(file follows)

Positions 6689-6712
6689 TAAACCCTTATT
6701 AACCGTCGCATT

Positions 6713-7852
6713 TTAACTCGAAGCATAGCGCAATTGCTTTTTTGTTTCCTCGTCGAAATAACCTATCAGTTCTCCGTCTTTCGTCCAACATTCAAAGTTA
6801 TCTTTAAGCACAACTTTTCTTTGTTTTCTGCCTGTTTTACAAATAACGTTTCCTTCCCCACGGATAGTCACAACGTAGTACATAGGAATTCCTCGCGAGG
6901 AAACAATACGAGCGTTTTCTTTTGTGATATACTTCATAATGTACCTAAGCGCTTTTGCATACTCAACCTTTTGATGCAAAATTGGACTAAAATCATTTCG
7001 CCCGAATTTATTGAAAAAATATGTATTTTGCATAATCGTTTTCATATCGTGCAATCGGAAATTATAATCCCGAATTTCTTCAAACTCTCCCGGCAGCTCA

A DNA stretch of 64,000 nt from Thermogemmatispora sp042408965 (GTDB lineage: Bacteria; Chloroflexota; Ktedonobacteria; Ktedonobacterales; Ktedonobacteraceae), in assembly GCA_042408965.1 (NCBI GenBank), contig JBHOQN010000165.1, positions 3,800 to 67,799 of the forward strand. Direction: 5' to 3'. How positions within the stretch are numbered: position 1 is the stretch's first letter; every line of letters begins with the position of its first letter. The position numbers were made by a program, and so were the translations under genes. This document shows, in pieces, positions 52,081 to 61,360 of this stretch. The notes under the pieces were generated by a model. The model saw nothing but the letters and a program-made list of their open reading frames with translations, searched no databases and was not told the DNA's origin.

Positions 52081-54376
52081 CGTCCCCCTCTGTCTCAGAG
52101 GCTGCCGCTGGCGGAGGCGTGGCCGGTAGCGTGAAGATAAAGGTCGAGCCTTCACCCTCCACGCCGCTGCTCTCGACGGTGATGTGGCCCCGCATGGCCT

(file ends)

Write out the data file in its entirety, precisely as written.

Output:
Positions 6689-6712
6689 TAAACCCTTATT
6701 AACCGTCGCATT

Positions 6713-7852
6713 TTAACTCGAAGCATAGCGCAATTGCTTTTTTGTTTCCTCGTCGAAATAACCTATCAGTTCTCCGTCTTTCGTCCAACATTCAAAGTTA
6801 TCTTTAAGCACAACTTTTCTTTGTTTTCTGCCTGTTTTACAAATAACGTTTCCTTCCCCACGGATAGTCACAACGTAGTACATAGGAATTCCTCGCGAGG
6901 AAACAATACGAGCGTTTTCTTTTGTGATATACTTCATAATGTACCTAAGCGCTTTTGCATACTCAACCTTTTGATGCAAAATTGGACTAAAATCATTTCG
7001 CCCGAATTTATTGAAAAAATATGTATTTTGCATAATCGTTTTCATATCGTGCAATCGGAAATTATAATCCCGAATTTCTTCAAACTCTCCCGGCAGCTCA

A DNA stretch of 64,000 nt from Thermogemmatispora sp042408965 (GTDB lineage: Bacteria; Chloroflexota; Ktedonobacteria; Ktedonobacterales; Ktedonobacteraceae), in assembly GCA_042408965.1 (NCBI GenBank), contig JBHOQN010000165.1, positions 3,800 to 67,799 of the forward strand. Direction: 5' to 3'. How positions within the stretch are numbered: position 1 is the stretch's first letter; every line of letters begins with the position of its first letter. The position numbers were made by a program, and so were the translations under genes. This document shows, in pieces, positions 52,081 to 61,360 of this stretch. The notes under the pieces were generated by a model. The model saw nothing but the letters and a program-made list of their open reading frames with translations, searched no databases and was not told the DNA's origin.

Positions 52081-54376
52081 CGTCCCCCTCTGTCTCAGAG
52101 GCTGCCGCTGGCGGAGGCGTGGCCGGTAGCGTGAAGATAAAGGTCGAGCCTTCACCCTCCACGCCGCTGCTCTCGACGGTGATGTGGCCCCGCATGGCCT